|Amazon Price||New from||Used from|
Following his doctor's instructions, engaging simpleton Charlie Gordon tells his own story in semi-literate "progris riports." He dimly wants to better himself, but with an IQ of 68 can't even beat the laboratory mouse Algernon at maze-solving:
I dint feel bad because I watched Algernon and I lernd how to finish the amaze even if it takes me along time.
I dint know mice were so smart.
Algernon is extra-clever thanks to an experimental brain operation so far tried only on animals. Charlie eagerly volunteers as the first human subject. After frustrating delays and agonies of concentration, the effects begin to show and the reports steadily improve: "Punctuation, is? fun!" But getting smarter brings cruel shocks, as Charlie realizes that his merry "friends" at the bakery where he sweeps the floor have all along been laughing at him, never with him. The IQ rise continues, taking him steadily past the human average to genius level and beyond, until he's as intellectually alone as the old, foolish Charlie ever was--and now painfully aware of it. Then, ominously, the smart mouse Algernon begins to deteriorate...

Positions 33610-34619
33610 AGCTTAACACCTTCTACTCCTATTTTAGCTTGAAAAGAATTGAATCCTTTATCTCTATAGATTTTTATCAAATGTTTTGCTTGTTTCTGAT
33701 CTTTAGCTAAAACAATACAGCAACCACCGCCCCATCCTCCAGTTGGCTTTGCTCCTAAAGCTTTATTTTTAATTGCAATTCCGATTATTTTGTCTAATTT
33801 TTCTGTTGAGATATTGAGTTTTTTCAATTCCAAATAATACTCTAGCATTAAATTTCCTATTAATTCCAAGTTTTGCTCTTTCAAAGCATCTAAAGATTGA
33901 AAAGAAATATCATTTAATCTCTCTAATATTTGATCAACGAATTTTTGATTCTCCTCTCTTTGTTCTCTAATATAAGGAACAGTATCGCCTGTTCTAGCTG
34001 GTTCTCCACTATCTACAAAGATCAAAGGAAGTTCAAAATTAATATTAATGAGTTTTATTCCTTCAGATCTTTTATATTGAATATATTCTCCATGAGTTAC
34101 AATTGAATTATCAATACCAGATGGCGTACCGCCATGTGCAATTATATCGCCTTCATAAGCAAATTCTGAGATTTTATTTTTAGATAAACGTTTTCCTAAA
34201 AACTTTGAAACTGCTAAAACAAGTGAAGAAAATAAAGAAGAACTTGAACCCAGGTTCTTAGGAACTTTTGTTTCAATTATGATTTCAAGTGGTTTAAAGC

Flowers for Algernon is a timeless tear-jerker with a terrific emotional impact. --David Langford --This text refers to an out of print or unavailable edition of this title.
This book made me cry like no other book has done before. It was a fantastic read. I loved every minute, even those filled with tears.Published 2 hours ago by Angela
That always Sunny in Philadelphia episode makes so much sense nowPublished 2 days ago by Amazon Customer
I live in an extremely humid area so the book ended up bending all over the place, but I definitely got what I wanted.Published 9 days ago by Teen
Made for great group discussion. Loved the overall touching story.Published 10 days ago by M. Pierce
I really enjoyed this story. It was amazing to see the fantastic improvement of the main character, However I was saddened by the supreme loss
of his wisdom and his end!
An excellent read. Amazing story that brings awareness to the relationship between intelligence and perception. Read morePublished 14 days ago by Jeff Danglo